The end of an era

I read some sad news today: H&H Bagels is closing its Upper West Side location. Tomorrow.

In case you are not a New Yorker, let me help you understand the magnitude of that statement: What if, overnight, the Grand Canyon zipped back together? Chicago deep-dish so-called pizza ceased to exist? The sun decided not to rise? This, dear readers, would be like H&H Bagels shuttering its doors. Something that always was suddenly no longer is.

The reason for the closure, according to Grub Street New York, is a “rent issue.” This, I can only imagine, is a euphemism for what has happened to so many other businesses in the neighborhood: skyrocketing rents have made it impossible to keep the doors open unless you are a) a major bank b) Starbucks c) Ray’s Pizza d) a fine-dining establishment e) a cell phone store or, best of all for financial security reasons, f) an upscale chain retailer.

Aside from the proliferation of Ray’s Pizza, this is not the Upper West Side I grew up with.

I remember a neighborhood that required the use of the word “character” to describe it, in a city where rent control kept things somewhat reasonable and relatively affordable. One where “coffee shop” meant a diner with the best chocolate milkshakes ever. Where you could walk into a bookshop that sold only mysteries, and where your pharmacist knew more about your family health history than you did. Where you could sink into an Eeyore-shaped bean bag in the children’s bookstore while you and your brother searched for Waldo. Where the homeless man who lived on your corner knew your name—and your dog’s. Where your favorite Chinese takeout place asked, “You sure?” if you changed your regular order. Where you could cool down with a shaved ice on a hot summer day, buy an egg-and-cheese on a kaiser roll at the corner deli, watch a fellow dog owner stand on a park bench and rant about leash laws to a sizable crowd of nodding heads, and strike up a conversation with the guy who made a career out of repairing and reselling discarded air conditioners (easy to spot—always wearing a black trench coat in June, pushing a dolly loaded up with broken window units).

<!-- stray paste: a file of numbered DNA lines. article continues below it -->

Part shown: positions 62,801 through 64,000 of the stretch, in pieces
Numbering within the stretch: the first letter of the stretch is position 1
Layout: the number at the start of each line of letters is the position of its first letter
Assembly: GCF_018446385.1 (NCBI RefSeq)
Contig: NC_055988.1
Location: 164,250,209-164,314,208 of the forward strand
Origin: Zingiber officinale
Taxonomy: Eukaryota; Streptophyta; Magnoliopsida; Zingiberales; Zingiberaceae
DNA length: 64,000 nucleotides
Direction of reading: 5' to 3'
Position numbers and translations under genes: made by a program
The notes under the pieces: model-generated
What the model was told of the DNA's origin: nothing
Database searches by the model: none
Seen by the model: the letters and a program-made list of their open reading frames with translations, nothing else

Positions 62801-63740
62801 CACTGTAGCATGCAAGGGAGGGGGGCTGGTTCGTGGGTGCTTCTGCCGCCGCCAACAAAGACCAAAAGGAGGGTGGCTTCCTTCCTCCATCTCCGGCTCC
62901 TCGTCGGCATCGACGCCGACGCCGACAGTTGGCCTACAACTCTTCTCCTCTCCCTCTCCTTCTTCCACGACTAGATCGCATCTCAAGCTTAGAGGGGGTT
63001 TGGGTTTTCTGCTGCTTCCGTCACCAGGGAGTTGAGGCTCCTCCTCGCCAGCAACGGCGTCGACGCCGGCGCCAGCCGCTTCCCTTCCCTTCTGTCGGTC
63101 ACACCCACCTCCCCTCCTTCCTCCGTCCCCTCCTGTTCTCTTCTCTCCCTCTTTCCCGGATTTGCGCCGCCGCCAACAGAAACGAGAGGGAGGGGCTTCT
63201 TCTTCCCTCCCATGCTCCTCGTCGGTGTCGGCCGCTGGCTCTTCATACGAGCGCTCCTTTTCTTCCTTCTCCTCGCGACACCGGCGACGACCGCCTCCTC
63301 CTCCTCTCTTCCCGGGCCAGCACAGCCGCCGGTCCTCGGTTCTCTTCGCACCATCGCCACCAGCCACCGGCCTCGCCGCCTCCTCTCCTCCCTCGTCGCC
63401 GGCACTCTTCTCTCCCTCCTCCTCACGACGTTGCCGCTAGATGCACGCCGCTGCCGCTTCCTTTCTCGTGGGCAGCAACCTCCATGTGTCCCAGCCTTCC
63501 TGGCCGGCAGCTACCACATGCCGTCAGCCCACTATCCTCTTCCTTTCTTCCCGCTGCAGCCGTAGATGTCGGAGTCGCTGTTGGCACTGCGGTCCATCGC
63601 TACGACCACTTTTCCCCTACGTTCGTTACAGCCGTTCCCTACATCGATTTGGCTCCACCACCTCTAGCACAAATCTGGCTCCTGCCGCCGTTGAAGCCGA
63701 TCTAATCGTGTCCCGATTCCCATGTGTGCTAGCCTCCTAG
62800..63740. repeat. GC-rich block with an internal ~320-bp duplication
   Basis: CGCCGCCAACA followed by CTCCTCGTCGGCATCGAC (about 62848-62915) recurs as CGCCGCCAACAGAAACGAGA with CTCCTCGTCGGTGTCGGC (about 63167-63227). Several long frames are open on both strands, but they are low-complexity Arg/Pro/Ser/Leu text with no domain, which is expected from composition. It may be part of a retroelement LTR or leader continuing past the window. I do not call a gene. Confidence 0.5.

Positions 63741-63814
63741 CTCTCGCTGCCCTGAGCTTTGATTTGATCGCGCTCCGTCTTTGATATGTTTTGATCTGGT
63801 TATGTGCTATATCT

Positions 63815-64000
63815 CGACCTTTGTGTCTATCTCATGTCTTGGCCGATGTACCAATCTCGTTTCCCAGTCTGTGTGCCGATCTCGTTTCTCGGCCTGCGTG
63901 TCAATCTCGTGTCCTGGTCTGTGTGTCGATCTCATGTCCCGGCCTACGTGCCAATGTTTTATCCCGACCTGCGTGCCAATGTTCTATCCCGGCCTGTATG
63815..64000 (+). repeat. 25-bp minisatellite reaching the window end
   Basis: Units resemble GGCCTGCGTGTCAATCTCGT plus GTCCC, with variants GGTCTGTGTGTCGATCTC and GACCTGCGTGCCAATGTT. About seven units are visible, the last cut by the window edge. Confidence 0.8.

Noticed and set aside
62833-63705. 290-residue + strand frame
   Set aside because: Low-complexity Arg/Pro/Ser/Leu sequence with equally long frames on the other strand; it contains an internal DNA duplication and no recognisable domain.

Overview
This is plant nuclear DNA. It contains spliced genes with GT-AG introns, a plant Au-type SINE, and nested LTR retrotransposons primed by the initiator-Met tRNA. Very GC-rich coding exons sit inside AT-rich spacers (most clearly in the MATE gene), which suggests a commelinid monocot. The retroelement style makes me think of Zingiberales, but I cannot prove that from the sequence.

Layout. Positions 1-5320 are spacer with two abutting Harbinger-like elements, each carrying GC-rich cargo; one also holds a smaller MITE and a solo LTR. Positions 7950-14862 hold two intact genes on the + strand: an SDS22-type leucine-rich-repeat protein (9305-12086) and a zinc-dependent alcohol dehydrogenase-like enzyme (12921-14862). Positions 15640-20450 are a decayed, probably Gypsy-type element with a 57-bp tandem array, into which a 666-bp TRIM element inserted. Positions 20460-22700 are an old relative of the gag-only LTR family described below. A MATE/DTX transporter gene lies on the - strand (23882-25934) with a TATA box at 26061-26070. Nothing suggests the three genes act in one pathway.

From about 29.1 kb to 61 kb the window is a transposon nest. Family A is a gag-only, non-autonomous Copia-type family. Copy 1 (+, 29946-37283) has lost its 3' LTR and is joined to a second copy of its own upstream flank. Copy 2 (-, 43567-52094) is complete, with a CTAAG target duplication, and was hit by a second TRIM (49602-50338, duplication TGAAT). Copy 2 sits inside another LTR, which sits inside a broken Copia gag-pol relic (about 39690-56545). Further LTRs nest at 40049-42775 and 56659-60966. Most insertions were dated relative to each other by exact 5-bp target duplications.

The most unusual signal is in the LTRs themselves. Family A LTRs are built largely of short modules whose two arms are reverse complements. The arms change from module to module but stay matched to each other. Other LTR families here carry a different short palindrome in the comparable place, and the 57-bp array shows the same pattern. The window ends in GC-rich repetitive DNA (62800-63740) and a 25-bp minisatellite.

First, Barnes & Noble opened. Eeyore’s, the lovely children’s bookstore, closed. So did the famous bookseller Shakespeare and Co. Then the coffee shops left, replaced by four Starbucks in a ten-block radius. The mystery bookstore moved a bit further uptown, and then closed for good. The two Duane Reades and one CVS within five blocks shut down both local pharmacies. The fish store closed, and soon thereafter, the fish restaurant next door. Delis became shoe stores. Hardware stores turned into fancy hair salons. Multiple businesses got kicked out to make room for the giant Victoria’s Secret, and across the street, a Coach store (because who needs a place to get a spare key made or a prescription filled by someone who knows you when you can purchase an overpriced leather wallet?).

But the one place that you’d never thought would give up—the place that sells nothing but the quintessential New York staple—was H&H. It was a gritty store—sawdust on the floors, lines out the door, bagels stored in subdivided, scratched-up plexiglass tubs. Labels were rudimentary: SALT. PUMPERNICKEL. PLAIN. This was no pristine chain store operation. What it had instead was character—a whole lot of a character and the best damn bagels in the world.

What I’m realizing as I write this, with more than one tear dripping down my cheek, is the reality that I’ve seen unfold in my hometown since I left more than 10 years ago: the New York City that I remember as a kid is gone.